National Student Legal Defense Network
University of South Carolina School of Law
UDC Law; Learning Policy Institute
National Coalition on School Diversity
Learning Policy Institute
Lawyers’ Committee for Civil Rights under Law
University of California, Berkeley
10th US Secretary of Education;
State University of New York
Southern Education Foundation
Education Trust Tennessee
Education Law Center
Poverty and Race Research Action Council
We created Brown’s Promise, housed at the Southern Education Foundation, to support local partners with:
Identifying and addressing existing and new research needs
Litigation and Advocacy
Developing and refining legal theories, remedies, and policy solutions; supporting strategic advocacy campaigns
Fostering relationships and knowledge-sharing between experts and advocates working on school diversity and resource equity
Reinvigorating a national discussion about the importance of ending school segregation and providing communications resources for local partners
It’s time to fulfill Brown’s Promise.
In 1954, the Supreme Court ruled in the landmark case Brown v. Board of Education that schools segregated by race will never achieve true equality. Nearly 70 years later, exposure to racial, ethnic, cultural, and economic diversity is even more important to our children’s educational and civic futures. But progress toward ending segregation is stalled and backsliding.
Schools today are as segregated as they were in the late 1960s.
We can change that.
The research is clear: diverse classrooms help students of all races and backgrounds do better in school and beyond. For students of color and students from low-income backgrounds, the effects are especially powerful for one simple reason: resources.
In an idealized vision of America, all schools would have equitable access to crucial school assets ranging from money and facilities to experienced educators and extracurriculars. We all know that’s not the reality of our country today.
Schools and districts with high numbers of students of color and students living in poverty are under-funded, over-reliant on novice teachers, and less likely to provide rigorous coursework. Across the country, many school district boundaries have been gerrymandered to reinforce patterns of segregation and inequality in resources.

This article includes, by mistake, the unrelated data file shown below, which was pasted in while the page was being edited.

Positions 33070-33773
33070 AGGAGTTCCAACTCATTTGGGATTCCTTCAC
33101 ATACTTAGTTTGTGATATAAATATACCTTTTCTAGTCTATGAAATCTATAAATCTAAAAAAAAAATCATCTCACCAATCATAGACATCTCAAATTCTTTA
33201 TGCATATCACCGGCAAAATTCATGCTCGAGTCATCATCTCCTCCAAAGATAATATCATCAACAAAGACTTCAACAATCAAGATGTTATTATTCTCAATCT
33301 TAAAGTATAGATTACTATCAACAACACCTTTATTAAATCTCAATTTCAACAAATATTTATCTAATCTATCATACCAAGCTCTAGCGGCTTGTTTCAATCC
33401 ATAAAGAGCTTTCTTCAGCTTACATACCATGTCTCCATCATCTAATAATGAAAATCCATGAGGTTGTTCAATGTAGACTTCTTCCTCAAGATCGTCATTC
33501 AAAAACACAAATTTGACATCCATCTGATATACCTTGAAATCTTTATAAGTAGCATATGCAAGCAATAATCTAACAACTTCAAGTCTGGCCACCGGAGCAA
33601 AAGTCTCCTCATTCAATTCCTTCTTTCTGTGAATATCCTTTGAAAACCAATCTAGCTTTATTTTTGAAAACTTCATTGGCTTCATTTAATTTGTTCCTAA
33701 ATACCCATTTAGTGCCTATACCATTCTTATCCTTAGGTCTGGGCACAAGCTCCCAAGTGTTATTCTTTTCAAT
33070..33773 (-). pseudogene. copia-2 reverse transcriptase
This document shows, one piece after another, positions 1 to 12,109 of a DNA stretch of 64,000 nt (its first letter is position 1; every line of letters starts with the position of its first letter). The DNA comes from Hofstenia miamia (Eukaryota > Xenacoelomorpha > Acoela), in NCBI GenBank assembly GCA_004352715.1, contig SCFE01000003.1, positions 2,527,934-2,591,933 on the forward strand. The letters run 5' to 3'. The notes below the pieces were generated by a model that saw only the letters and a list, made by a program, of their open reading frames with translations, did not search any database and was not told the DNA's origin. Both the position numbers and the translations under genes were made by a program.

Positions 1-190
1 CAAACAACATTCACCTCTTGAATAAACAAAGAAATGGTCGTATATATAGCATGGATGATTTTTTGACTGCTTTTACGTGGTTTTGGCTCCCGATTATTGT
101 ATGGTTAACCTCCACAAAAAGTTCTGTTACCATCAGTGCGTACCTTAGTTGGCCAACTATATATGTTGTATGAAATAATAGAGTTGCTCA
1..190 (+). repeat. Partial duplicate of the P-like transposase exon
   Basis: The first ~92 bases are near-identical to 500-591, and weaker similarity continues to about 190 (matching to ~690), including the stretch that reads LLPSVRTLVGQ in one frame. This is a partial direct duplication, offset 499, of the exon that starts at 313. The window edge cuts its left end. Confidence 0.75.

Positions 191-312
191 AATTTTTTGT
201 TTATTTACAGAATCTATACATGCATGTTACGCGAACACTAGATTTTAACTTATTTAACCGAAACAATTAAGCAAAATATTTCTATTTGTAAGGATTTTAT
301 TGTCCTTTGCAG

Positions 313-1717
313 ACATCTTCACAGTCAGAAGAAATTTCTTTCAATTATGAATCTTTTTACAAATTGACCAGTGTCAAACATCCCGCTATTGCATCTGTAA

Money matters. Facilities matter. Technology matters. Teachers matter. College and career pathways matter. Proximity to power matters. Diversifying schools remains one of the only proven strategies to expand access to those resources. At a time when division and disunity threaten the fiber of our democracy, it’s also the best way to foster understanding and collaboration across racial, ethnic, cultural, and economic lines.
This work has never been easy. We must avoid mistakes of the past, when the brunt of early integration efforts was borne by communities of color. But together we can.
We can’t keep letting artificial school district and attendance boundaries separate students from opportunity—and from each other.
Ary Amerikaner is an education policy leader with experience spanning federal and state government, advocacy, and the law.
Ary served in President Obama’s Administration as a Deputy Assistant Secretary at the Department of Education, where she led efforts to advance equity in school funding and access to excellent educators. Ary’s federal experience also includes the Biden-Harris Transition Team and work on Capitol Hill. In Maryland, she served as the Chief of Staff at the State Department of Education and as an education advisor on Governor Wes Moore’s transition team.
As Vice President for P12 Policy, Research, and Practice at The Education Trust, she and her team supported advocacy coalitions in 14 states while producing original data and policy analysis. Ary's legal experience includes serving as an expert in school funding litigation in Delaware, clerking for a federal judge, and being an editor at the California Law Review.
Ary has a JD and MPP from the University of California, Berkeley, a BA from Oberlin College, and grew up in West Virginia.
Saba is an attorney with almost twenty years of experience in the education field. She grew up in Hillsborough County, Fl (Tampa) and attended some of the district’s most prestigious public schools as an out-of-boundary student. Saba went on to attend Stanford University and Harvard Law School.
She started her career in education as a teacher at Sousa Middle School in Washington, DC. Saba has worked at the NAACP Legal Defense and Educational Fund, Center for American Progress, the Poverty and Race Research Action Council, and EducationCounsel. She served as a member of the senior political staff at the Department of Education during the Obama Administration, including two years as senior counsel in the Office for Civil Rights.
Saba was most recently a partner at a national civil rights law firm and was appointed by Mayor Muriel Bowser to serve five years on the District of Columbia Public Charter School Board. Saba has been named by the National Law Journal as one of Washington, DC’s Rising Stars. The Profiles in Diversity Journal also recognized her among its Women Worth Watching in Leadership and as a Black Leader Worth Watching. Saba was recently named a Lawdragon 500 Leading Plaintiff Employment Lawyer and recognized on the National Black Lawyers Top 100 list.